Saturday, February 27, 2016

"You owe us money."

"You owe us money."

In many ways, it was through those four simple words that our shakedown mission got a lot more complicated...

So, as you might recall from my previous post, I was part of a Savage Worlds game a while ago. My character, a mutant with transparent skin and hair who can pull out bones to use as weapons (think Ransik from Power Rangers Time Force), is named Remini. The other party members were, as Remini came to learn, a detective/professor (the only "normal" human in the group); a bone golem armed with a cannon; a crab person; a subtly racist ghost, who repeatedly called Remini "Skinny"; and a person who was constantly uttering oaths to Thor. We were employed as low-level enforcers for a mafia family run by Top Hat Thomas, in the futuristic year of 192X.

Our first mission (which would end up being the only one we accomplished for that session) was to collect some debts from a man living in a run-down residential area. I had the highest driving skill in the party (d6, on a scale of d4 to d12... and my character was the best driver out of six people). As such, I drove them to the house, using some cream makeup and sunglasses to hide my rather frightening appearance, and tagging along in the back when the party walked up to the door. The bone golem knocked, and the door opened; just the man we were looking for.

"You owe us money," said the bone golem.

The man immediately closed the door and locked it. This made the bone golem very unhappy... to the point that he (it?) pulled out the aforementioned cannon, and blasted the door down. The cannonball tore through the house, splintering several pieces of furniture and finally embedding itself in the entryway floor. Some of the party entered the house, and found the man hurriedly loading a rifle; he attempted to shoot the golem, but didn't even cause a scratch.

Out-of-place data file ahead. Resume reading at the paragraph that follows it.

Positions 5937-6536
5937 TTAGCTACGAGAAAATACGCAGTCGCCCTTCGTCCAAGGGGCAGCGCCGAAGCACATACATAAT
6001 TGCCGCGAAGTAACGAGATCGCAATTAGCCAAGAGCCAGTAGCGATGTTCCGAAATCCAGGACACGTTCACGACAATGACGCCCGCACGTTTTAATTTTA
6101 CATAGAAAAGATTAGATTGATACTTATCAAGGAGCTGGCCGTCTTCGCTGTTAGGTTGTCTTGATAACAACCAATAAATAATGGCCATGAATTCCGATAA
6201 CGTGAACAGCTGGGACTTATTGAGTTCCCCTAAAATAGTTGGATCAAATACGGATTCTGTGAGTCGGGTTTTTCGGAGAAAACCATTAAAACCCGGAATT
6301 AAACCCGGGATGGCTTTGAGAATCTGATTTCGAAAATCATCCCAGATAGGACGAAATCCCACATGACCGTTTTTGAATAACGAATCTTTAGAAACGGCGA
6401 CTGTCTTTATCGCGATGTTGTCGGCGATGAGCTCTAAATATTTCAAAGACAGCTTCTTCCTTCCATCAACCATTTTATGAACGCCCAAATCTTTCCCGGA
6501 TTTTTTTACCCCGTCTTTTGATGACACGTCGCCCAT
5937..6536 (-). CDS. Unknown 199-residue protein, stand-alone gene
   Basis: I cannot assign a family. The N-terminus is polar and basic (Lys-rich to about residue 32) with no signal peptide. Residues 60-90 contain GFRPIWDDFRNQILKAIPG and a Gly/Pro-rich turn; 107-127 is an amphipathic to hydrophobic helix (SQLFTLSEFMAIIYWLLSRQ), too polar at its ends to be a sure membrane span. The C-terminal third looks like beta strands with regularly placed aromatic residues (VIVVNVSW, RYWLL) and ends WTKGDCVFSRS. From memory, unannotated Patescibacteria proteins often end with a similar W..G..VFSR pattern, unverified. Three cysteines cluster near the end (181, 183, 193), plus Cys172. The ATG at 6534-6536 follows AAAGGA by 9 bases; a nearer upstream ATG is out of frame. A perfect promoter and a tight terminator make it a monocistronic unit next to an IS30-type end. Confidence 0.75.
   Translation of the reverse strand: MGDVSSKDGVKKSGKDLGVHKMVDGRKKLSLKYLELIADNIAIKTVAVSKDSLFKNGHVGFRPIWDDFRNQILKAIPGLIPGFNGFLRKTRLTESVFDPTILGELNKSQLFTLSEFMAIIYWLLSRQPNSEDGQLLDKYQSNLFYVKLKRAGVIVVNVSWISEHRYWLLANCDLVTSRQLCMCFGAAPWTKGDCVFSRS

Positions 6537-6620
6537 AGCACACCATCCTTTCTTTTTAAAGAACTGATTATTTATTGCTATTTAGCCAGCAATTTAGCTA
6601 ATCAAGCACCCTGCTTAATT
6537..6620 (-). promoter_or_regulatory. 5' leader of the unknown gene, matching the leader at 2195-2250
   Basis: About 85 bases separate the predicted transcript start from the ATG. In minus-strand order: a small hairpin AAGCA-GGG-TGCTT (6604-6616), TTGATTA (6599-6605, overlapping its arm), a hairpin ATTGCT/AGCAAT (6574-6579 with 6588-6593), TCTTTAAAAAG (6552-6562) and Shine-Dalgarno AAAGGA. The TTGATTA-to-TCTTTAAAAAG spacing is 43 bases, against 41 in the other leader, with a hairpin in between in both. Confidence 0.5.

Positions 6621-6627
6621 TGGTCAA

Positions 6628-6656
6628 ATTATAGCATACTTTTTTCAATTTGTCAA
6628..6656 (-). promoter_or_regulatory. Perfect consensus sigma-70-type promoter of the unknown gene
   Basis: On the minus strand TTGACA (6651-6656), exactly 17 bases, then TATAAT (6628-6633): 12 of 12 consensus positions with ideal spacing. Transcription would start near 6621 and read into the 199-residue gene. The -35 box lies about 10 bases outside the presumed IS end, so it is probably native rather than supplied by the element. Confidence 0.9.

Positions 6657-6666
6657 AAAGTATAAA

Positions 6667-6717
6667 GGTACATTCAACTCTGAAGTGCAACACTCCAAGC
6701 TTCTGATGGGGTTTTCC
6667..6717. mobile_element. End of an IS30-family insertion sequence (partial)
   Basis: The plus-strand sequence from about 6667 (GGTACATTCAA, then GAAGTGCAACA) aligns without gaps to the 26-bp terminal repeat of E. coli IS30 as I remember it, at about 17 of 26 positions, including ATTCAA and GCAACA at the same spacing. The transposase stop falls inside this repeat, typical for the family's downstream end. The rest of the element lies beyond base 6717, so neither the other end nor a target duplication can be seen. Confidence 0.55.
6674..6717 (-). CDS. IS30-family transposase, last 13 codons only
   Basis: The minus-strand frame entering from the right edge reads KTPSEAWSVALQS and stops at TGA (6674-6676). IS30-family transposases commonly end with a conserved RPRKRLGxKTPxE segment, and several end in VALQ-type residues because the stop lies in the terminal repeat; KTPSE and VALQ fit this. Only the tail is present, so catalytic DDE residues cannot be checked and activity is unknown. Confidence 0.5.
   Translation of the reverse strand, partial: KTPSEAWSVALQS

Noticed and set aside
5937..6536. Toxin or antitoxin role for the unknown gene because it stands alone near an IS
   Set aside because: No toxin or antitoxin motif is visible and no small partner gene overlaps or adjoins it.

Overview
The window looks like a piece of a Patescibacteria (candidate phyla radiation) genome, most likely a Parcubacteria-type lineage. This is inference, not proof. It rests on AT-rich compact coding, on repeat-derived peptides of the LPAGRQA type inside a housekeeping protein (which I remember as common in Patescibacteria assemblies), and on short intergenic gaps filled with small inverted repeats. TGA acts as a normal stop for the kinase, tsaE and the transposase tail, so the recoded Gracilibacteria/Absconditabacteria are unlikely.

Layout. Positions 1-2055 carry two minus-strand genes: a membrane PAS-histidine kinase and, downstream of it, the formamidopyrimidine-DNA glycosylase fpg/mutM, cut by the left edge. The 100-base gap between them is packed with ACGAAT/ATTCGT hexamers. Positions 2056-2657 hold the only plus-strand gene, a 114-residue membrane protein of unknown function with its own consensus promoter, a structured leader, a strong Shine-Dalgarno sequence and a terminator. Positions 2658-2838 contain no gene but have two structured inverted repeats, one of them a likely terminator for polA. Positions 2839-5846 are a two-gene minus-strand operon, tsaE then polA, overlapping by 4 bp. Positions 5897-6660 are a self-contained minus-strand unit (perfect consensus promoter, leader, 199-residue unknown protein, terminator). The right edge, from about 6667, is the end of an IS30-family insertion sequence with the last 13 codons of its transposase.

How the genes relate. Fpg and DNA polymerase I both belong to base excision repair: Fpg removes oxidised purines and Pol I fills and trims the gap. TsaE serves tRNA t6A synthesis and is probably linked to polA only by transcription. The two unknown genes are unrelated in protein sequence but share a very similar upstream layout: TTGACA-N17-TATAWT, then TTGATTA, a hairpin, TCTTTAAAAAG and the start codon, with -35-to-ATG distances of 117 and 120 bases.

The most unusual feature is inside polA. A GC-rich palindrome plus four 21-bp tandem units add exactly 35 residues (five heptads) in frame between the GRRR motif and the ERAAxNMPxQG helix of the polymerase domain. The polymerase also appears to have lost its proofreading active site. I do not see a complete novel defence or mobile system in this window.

While this was going on, the detective/professor was busy sneaking upstairs, checking for any sign that our debtor had some of his funds stashed in the house. She succeeded only in finding a piggy bank with about $30 in cash.

Meanwhile, the man fled through the rear door into the back yard. As he raced through his neighbor's yard, the ghost summoned a spectral steed and gave chase; I hopped on the horse's back behind him. The jockey, however, had failed to make either himself or his horse visible, so to all outside observers I looked like I was floating through the air, bow-legged. We caught up to the man, and I hit him in the back with a sword pulled from my leg; the blow would have killed him violently (at 5d6 damage, with exploding dice!) if I hadn't spent a Bennie to change it into a non-lethal blow. Our quarry was knocked out, and the ghost took the opportunity to possess him and dig through his mind.

There, he found the man's bank account information, and learned that said account contained at least twice the amount that he owed Top Hat Thomas. Unfortunately, the police were on their way, as we inferred from the distant sound of sirens. The devotee of Thor started praying, and a storm started brewing that delayed the cops; he was nowhere to be found when we were hurriedly trying to eliminate the evidence of our assault on the house. I hopped into the driver's seat of the car, and everyone except for the ghost (who was still possessing the man) piled in as we quickly drove away, narrowly avoiding the arrival of the police.

The ghost stayed behind, and repeatedly failed to convince the police that the loud gunfire was the result of an accident while cleaning his rifle. They took him away in the squad car, where the man succeeded in ejecting his ethereal guest from his body, and began freaking out when he realized that he was in the back of a police interceptor. Worried that he might talk, the ghost made a last desperate shot with a spectral pistol... and succeeded. The man's head exploded, along with the rear windshield, and the neighbors were too frightened to say anything about what they saw. (It also helped that said debtor was not well liked by his neighbors in the first place.)

Needless to say, a grand time was had by all. And all of the players and the GM involved did a great job of including me, and my first time playing in about two years went very smoothly.

(Note: I'll be going back and adding some tags to all of my past blog posts, and I'll be using them going forward.)

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